Hereditary pyropoikilocytosis

From Wikipedia, the free encyclopedia
Jump to: navigation, search
Hereditary pyropoikilocytosis
Autosomal recessive - en.svg
Hereditary pyropoikilocytosis is autosomal recessive
Classification and external resources
OMIM 266140

Hereditary pyropoikilocytosis (HPP) is an autosomal recessive form of hemolytic anemia characterized by an abnormal sensitivity of red blood cells to heat and erythrocyte morphology similar to that seen in thermal burns. Patients with HPP tend to experience severe haemolysis and anaemia in infancy that gradually improves, evolving toward typical elliptocytosis later in life. However, the hemolysis can lead to rapid sequestration and destruction of red cells. Splenectomy is curative when this occurs.

HPP has been associated with a defect of the erythrocyte membrane protein spectrin and with spectrin deficiency.It was characterized in 1975.[1]It is considered a severe form of hereditary elliptocytosis.[2]

Causes[edit]

Mutations of the alphaspectrin gene causes this disease.[3] HPP can be considered as a subset of hereditary elliptocytosis to homozygous and it leads to severe disruption.[4]

Diagnosis[edit]

Genetic testing for the presence of mutations in protein molecules is considered to be a confirmatory testing technique. It is important to know the risks regarding the transmission and dangers of HPP.[5]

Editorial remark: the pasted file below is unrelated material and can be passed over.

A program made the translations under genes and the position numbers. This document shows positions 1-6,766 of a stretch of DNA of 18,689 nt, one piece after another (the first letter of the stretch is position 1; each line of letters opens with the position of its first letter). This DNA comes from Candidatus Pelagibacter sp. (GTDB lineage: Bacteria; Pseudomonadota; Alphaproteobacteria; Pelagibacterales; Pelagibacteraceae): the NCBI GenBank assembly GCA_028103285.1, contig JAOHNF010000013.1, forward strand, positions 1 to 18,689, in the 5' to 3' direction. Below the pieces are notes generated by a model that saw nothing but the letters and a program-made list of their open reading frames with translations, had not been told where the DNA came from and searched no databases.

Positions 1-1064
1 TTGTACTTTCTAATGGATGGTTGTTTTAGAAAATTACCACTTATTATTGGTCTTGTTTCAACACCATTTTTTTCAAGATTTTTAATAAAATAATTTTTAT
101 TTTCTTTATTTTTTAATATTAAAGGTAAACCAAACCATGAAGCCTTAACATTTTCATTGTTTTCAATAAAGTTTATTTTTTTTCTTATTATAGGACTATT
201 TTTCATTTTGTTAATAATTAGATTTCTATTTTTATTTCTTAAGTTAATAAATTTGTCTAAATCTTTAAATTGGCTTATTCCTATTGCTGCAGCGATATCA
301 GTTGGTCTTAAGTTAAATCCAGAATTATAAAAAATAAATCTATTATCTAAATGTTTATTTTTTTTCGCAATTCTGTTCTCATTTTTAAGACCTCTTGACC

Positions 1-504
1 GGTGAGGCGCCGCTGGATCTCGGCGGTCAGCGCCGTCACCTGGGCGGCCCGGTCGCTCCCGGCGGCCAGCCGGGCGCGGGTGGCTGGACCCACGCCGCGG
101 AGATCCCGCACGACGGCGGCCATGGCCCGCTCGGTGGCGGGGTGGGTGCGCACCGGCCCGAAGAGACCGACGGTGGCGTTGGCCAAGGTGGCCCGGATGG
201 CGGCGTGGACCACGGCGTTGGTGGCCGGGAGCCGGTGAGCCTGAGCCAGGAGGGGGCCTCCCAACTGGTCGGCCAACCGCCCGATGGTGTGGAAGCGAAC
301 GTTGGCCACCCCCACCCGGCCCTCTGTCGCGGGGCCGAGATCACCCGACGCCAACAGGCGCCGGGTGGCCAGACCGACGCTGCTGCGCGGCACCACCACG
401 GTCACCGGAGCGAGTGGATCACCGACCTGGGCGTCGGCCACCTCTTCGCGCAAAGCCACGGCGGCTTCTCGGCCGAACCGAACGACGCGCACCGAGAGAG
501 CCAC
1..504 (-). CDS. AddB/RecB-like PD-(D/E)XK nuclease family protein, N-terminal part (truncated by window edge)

Treatment[edit]

See also[edit]

References[edit]

  1. ^ Zarkowsky HS, Mohandas N, Speaker CB, Shohet SB (1975). "A congenital haemolytic anaemia with thermal sensitivity of the erythrocyte membrane". Br J Haematol. 29 (4): 537–43. doi:10.1111/j.1365-2141.1975.tb02740.x. PMID 1191563. 
  2. ^ King MJ, Jepson MA, Guest A, Mushens R (April 2011). "Detection of hereditary pyropoikilocytosis by the eosin-5-maleimide (EMA)-binding test is attributable to a marked reduction in EMA-reactive transmembrane proteins". Int J Lab Hematol. 33 (2): 205–11. doi:10.1111/j.1751-553X.2010.01270.x. PMID 21054813. 
  3. ^ http://www.malacards.org/card/pyropoikilocytosis
  4. ^ http://www.omim.org/entry/266140
  5. ^ http://path.upmc.edu/cases/case623/dx.html